Once the inductees are introduced, they each come forward, sign the membership book, and receive their certificates. We also give each a candle and have them remain for the candle lighting ceremony. I admit, this is the part I sweat. So much can go wrong, but no one has gotten burned yet! Inductees make their pledges while holding lit candles. This also provides a great photo op for guests. (Remember to bring something to light the candles!)
After the candle lighting, the candles are returned. (Yes, we reuse them.) The chapter president then introduces me to give closing remarks. First, the president and I give certificates of appreciation to members who have made contributions to the chapter. We try to reward everyone who has done something, again in keeping with our value of getting as many members as possible to participate. Next, I present a brief update on the accomplishments of current members and alumni such as awards won, research projects in progress or completed, and acceptances to graduate programs. These updates also serve to put inductees “on notice” of what we expect of them, and help remind administrators and faculty of our members’ accomplishments as well!
Finally, we take a chapter photo for submission to the Eye on Psi Chi and share in some light refreshments. How ambitious the refreshments are depends on current members. In some semesters, members prepare food. In others, we simply buy cookies and chips.
Now, you might be thinking that a major part of many induction ceremonies seems to be missing: a guest speaker or keynote address. There are several reasons we do not have one. First, it makes the ceremony too long. Because of class and other commitments, we have our induction from 4 to 6 p.m. when there is a gap between daytime classes, which mostly end at 4:40, and evening classes that begin at 6. Trying to hold the ceremony on days when fewer classes meet, such as weekends, does not work for us because so many of our students have work and family commitments. Second, more in keeping with our values, having a major guest speaker can be a distraction from what the event is really about: welcoming new inductees into the chapter and introducing the chapter to them. Yes, I admit, this is probably my value. I have a suspicion that, if I offered my officers a chance to have a guest speaker instead of having to speak themselves, they might leap at it. But maybe they wouldn’t. We have been using the procedure for so long that it has become a chapter tradition. New inductees know at the ceremony that they are expected to be “up there” to introduce new members next semester.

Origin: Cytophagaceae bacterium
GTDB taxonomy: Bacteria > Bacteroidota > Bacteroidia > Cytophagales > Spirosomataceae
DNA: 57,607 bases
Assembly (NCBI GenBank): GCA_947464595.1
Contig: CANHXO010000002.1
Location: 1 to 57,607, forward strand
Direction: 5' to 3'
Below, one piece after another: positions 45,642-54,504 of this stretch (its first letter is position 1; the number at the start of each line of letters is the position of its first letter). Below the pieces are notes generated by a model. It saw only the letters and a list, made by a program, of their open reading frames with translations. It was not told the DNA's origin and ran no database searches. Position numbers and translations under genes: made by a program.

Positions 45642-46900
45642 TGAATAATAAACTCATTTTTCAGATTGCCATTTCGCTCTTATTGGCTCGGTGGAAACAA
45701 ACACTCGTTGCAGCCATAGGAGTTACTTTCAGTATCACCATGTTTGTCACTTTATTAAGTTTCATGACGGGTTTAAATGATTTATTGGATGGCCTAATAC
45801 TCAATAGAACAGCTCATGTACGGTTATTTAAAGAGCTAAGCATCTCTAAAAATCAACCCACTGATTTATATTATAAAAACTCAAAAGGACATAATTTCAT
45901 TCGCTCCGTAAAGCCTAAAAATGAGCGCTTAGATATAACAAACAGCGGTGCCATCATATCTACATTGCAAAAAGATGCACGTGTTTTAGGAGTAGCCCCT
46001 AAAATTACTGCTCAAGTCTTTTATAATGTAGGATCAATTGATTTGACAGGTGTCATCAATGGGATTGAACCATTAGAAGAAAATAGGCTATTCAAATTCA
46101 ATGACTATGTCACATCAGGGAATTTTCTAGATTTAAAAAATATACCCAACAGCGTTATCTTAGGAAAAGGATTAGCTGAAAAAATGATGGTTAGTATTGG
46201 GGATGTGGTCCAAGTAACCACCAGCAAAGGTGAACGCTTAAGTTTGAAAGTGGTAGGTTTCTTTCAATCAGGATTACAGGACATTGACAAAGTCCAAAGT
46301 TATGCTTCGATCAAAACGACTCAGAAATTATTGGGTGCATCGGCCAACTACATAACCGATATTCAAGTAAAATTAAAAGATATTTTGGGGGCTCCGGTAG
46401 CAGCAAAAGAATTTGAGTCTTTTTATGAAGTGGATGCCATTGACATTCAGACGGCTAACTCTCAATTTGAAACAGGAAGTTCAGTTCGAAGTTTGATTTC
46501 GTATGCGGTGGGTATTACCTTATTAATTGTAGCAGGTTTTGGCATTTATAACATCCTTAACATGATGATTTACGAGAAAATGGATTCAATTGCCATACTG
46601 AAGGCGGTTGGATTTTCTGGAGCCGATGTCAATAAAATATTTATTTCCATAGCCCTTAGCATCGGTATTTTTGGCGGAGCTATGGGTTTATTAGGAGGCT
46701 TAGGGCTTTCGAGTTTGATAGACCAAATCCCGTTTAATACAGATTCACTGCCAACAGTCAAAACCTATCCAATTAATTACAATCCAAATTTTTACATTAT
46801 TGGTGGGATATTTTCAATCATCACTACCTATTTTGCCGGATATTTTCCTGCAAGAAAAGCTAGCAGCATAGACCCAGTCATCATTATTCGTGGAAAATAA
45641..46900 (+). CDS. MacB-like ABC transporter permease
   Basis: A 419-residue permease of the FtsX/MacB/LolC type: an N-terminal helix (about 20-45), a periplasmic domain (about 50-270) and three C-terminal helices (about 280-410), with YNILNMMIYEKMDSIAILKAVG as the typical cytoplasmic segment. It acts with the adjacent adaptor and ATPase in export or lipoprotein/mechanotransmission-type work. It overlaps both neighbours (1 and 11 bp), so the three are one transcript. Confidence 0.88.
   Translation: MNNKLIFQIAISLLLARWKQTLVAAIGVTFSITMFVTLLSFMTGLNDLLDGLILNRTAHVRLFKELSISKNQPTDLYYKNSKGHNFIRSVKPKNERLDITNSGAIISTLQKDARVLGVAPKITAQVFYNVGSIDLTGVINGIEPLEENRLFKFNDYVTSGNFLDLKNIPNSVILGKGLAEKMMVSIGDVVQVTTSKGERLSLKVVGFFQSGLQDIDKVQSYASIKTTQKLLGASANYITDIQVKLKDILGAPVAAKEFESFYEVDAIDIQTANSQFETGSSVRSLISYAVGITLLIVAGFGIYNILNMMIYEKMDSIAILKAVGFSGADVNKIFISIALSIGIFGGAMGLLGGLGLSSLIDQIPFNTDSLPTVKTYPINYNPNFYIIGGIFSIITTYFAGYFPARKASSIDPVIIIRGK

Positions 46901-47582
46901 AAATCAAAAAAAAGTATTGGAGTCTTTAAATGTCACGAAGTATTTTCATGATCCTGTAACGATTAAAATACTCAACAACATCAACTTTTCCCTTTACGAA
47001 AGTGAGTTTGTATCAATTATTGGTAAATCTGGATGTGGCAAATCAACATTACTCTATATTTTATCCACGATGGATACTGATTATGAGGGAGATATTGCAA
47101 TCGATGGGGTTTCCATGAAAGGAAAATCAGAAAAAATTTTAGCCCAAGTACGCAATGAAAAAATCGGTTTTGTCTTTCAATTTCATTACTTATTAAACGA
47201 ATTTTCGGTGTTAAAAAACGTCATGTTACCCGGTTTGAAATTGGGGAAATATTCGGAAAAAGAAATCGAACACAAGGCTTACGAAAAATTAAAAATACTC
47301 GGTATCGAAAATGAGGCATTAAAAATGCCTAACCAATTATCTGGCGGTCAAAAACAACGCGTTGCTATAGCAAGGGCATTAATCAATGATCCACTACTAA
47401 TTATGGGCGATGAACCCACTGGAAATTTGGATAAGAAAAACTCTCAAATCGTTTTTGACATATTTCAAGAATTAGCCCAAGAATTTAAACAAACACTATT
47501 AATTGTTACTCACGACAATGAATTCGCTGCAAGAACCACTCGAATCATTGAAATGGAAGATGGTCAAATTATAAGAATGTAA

I hope this look at our practice has given you some ideas about your own chapter. Certainly chapters that induct 75 or more students have a whole different set of logistical concerns, and smaller chapters might be able to both introduce members and have a guest speaker. But whatever you practical concerns, I urge you to consider how your induction ceremony can advance your chapter’s pursuit of Psi Chi’s purpose “to encourage, stimulate, and maintain excellence in scholarship and advance the field of psychology.”
Vincent Prohaska, PhD, is an associate professor of psychology at Lehman College, City University of New York. He became the faculty advisor to the Lehman chapter of Psi Chi in 1991. The chapter received Regional Chapter awards in 2000 and 2012, the Ruth Cousins National Chapter Award in 2001, and the Kay Wilson Officer Team Leadership Award in 2011. A native of the Bronx, Dr. Prohaska earned an AA Degree from Bronx Community College, a BS from Adelphi University, and a PhD in educational psychology/child development from the University of Chicago. He has served as Eastern Regional Vice-President of Psi Chi and President. He also has served as a member of the Board of Directors of the Eastern Psychological Association and is a fellow of that association. Currently, he is a Councilor for the Psychology Division of the Council on Undergraduate Research (CUR). Dr. Prohaska received the Lehman College Excellence in Teaching Award in 1997, a Performance Excellence Award in 2000, and a College Award for Service in 2009. He received a Psi Chi Regional Faculty Advisor Award in 2000 and the Psi Chi Florence L. Denmark National Faculty Advisor Award in 2001.
Copyright 2015 (Vol. 19, Iss. 2) Psi Chi, the International Honor Society in Psychology